Wrestling: Iowa's Ramos Is Ready For Iowa State
By K.J. Pilcher, Reporter
IOWA CITY, Iowa – A few years ago Tony Ramos was a brash freshman ready to make his mark in college wrestling.
The University of Iowa junior has ascended the ranks, placing third at the 2012 NCAA Division I Championships in his second national tournament appearance.
The role will be slightly different when Ramos takes the mat against highly-touted freshman John Meeks when the fourth-ranked Hawkeyes host intrastate rival Iowa State on Saturday at Carver-Hawkeye Arena. The dual is scheduled for 7:37 p.m. and televised on Mediacom MC 22. Iowa owns a 60-16-2 advantage.
Ramos, ranked second by Wrestling Insider Newsmagazine, has opened the season 5-0 with four pins and a major decision. Meeks is 3-2 as a true freshman. Meeks was a four-time state champion at Des Moines Roosevelt, becoming the sixth Iowa prep to finish his career unbeaten. It is an intriguing match up, despite Meeks dropping a 7-3 decision to No. 19 Scott Festejo on Sunday in the Cyclones 22-13 loss to Old Dominion.
“I hear a lot about it,” Ramos said about facing Meeks. “I actually never heard of him until last year.
“Something I’m getting ready for because I know he’s going to get up for it, especially coming off of a loss. It’s not how he wanted to go out in his debut as a starter probably, so he’s going to be even more ready.”
Before Ramos even reached the Dan Gable Wrestling Complex, Ramos was calling out established wrestlers and even coaches. Confidence hasn’t waned, talking about aspirations of winning the Hodge Trophy – given to college wrestling’s top athlete – after last weekend’s Iowa City Duals.
“He wears his emotions on his sleeve, so to speak, or his predictions on his mouth,” Iowa Coach Tom Brands said. “They are outside of his lips, not inside.
“If you can back that up so be it. It’s even more entertaining.”
Ramos has entertained Hawkeye fans from the first time he planted his foot on the start line at center-mat, displaying his signature intense stare down of his opponent. He is 63-10 in his Hawkeye career, including a 17-0 mark at CHA. The victories that he hasn’t notched are what continue to drive him. Specifically, the lack of a national title.
“There’s always that extra motivation there to keep you going through the summer, keep you working hard,” said Ramos, who lost in the 2012 NCAA semifinals to Ohio State’s top-ranked Logan Stieber. “You have those reminders there’s still someone ahead of you. There’s still someone who beat you and someone you have to go out there and work even harder to avenge yourself.”
Brands said Ramos has picked up where he left off last season, noting that he has progressed even more. Brands said he likes the way the fiery Ramos trains as much as the way he competes. Ramos has even accepted more of a leadership role, being more vocal with teammates.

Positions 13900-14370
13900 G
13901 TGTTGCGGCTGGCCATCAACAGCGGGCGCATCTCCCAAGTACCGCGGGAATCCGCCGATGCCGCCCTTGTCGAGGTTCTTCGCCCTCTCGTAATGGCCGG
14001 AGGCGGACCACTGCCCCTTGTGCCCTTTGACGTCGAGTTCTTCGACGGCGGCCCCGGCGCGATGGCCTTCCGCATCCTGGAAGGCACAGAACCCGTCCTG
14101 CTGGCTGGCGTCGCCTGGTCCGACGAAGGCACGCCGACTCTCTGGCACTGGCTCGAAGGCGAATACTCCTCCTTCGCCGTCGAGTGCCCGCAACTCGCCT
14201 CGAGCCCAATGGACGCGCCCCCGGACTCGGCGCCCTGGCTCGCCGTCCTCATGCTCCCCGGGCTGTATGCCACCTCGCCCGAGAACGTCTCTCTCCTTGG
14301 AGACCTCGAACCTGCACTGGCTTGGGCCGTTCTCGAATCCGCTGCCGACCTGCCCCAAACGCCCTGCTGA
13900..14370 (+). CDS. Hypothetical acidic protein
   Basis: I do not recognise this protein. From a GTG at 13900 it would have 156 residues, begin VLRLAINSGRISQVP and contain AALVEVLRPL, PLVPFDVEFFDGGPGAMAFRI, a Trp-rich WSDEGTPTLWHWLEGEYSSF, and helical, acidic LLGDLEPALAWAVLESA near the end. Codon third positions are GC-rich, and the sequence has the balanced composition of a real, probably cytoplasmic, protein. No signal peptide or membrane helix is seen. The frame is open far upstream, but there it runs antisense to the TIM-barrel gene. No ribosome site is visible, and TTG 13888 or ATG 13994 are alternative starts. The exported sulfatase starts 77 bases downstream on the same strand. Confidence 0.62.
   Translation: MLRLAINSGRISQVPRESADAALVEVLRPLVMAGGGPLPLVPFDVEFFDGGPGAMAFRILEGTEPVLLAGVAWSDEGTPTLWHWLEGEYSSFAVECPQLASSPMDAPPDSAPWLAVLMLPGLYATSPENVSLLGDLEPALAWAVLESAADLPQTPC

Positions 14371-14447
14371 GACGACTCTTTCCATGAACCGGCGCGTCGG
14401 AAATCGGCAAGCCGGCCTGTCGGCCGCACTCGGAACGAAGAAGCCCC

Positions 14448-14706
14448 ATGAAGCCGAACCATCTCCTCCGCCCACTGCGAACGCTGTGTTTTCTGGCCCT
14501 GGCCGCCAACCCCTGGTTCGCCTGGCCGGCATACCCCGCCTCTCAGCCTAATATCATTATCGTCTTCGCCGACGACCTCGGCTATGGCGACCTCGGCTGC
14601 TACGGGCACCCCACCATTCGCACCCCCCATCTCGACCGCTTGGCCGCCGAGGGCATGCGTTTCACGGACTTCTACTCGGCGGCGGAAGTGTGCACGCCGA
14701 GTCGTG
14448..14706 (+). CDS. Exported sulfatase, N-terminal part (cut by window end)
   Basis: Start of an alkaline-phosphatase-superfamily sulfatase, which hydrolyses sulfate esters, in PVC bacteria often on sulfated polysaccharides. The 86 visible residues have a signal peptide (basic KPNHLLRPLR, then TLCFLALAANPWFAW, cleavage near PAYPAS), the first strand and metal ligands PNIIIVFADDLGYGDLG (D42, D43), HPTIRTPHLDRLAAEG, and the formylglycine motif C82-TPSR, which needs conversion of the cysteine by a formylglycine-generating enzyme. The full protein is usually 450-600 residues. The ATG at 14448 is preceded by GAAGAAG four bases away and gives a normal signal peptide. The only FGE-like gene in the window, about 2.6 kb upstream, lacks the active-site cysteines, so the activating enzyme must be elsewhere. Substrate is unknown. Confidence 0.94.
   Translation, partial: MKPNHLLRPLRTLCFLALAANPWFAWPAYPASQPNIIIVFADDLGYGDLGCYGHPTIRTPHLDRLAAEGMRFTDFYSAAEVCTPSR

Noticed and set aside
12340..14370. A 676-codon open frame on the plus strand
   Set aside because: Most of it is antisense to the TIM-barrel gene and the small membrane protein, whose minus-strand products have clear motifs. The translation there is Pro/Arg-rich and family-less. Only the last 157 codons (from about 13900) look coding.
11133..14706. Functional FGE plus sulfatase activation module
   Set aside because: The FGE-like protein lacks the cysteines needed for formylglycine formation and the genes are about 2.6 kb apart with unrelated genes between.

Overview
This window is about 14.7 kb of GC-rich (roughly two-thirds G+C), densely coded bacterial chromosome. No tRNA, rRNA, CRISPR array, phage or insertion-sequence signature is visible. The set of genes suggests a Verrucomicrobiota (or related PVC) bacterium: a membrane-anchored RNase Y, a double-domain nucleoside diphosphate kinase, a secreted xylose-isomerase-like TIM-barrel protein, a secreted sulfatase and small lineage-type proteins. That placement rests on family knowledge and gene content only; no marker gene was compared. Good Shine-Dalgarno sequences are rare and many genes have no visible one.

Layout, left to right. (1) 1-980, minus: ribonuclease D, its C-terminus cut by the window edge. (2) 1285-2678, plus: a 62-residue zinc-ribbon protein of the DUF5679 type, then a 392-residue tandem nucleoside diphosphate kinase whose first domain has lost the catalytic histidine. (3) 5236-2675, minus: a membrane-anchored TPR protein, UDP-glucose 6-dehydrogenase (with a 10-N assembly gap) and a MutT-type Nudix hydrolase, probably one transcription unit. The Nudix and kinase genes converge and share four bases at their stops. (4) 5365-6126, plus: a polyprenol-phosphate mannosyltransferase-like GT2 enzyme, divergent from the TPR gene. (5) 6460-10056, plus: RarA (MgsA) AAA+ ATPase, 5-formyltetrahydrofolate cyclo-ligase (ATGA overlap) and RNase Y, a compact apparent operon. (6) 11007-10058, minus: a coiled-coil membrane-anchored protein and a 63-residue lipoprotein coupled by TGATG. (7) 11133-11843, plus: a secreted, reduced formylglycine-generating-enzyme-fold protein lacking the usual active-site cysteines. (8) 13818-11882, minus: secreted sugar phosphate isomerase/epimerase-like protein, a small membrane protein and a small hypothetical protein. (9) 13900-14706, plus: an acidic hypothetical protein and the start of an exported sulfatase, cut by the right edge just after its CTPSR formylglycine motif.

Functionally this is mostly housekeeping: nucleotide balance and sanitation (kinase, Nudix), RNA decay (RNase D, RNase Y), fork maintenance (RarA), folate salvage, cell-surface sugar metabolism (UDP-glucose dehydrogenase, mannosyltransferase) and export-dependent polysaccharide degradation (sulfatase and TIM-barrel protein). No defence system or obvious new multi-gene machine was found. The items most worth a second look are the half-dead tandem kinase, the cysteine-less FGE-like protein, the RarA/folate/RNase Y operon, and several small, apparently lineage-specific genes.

“He’s done some good things,” Brands said. “Keep it going.He’s got a good test with this freshman that they’re high on and you have to be ready.”
Ramos is ready to prove a point against a up-and-comer, similar to the one he was set to prove when he reached the college level. He has faced this dilemma with current Iowa freshmen Cory Clark and Thomas Gilman in the practice room.
“He’s a young guy,” Ramos said. “He’s no different than wrestling Clark and Gilman. They’re young and tough guys. You have to go out and make a statement right away.”
The heavily-favored Hawkeyes (5-0) have the chance to make a huge statement in one of the top rivalries in college wrestling. Iowa State, coming off a season without an All-American, has struggled recently, and is a long shot to snap Iowa’s eight-dual win streak in the series. The Cyclones last win came Dec. 5, 2004.
Iowa expects a fight, regardless of rankings or records.
“They’re results show they’re not happy,” Brands said. “We can’t look past them, because of those results. Those results tend to boost competitors and they’re competitors, and this is a big intrastate match.”
A big intrastate rivalry that has lost a little luster. It still remains Iowa and Iowa State – two of the most storied college wrestling traditions in the country. Reportedly, almost 10,000 tickets have still been sold.
“I think that is absolutely something that needs to be worked on,” Brands said. “We’re No. 4-ranked or whatever and they’re out of the top-25 and I think that does impact it.
“You don’t have the No. 1 team in America, nor do you have two high ranked opponents, where from the outside looking in, experts maybe don’t see it as a top-billed event, but we don’t look at it that way.”
Former Iowa NCAA champion Simon Roberts will serve as honorary captain for Saturday’s dual. Roberts claimed the 1957 147-pound NCAA title, becoming the first African-American national champion and the sixth in school history. From 1956-58, Roberts was 62-8-4, winning a Big Ten title in 1958 after finishing third and second in the conference in 1956 and 1957, respectively.
Roberts, a Davenport native, was the state’s first prep African-American state champion, earning the 133-pound title at Davenport Central in 1954. He was inducted into the Iowa Wrestling Hall of Fame in 1988 and the National Iowa Varsity Club Hall of Fame in 1994.
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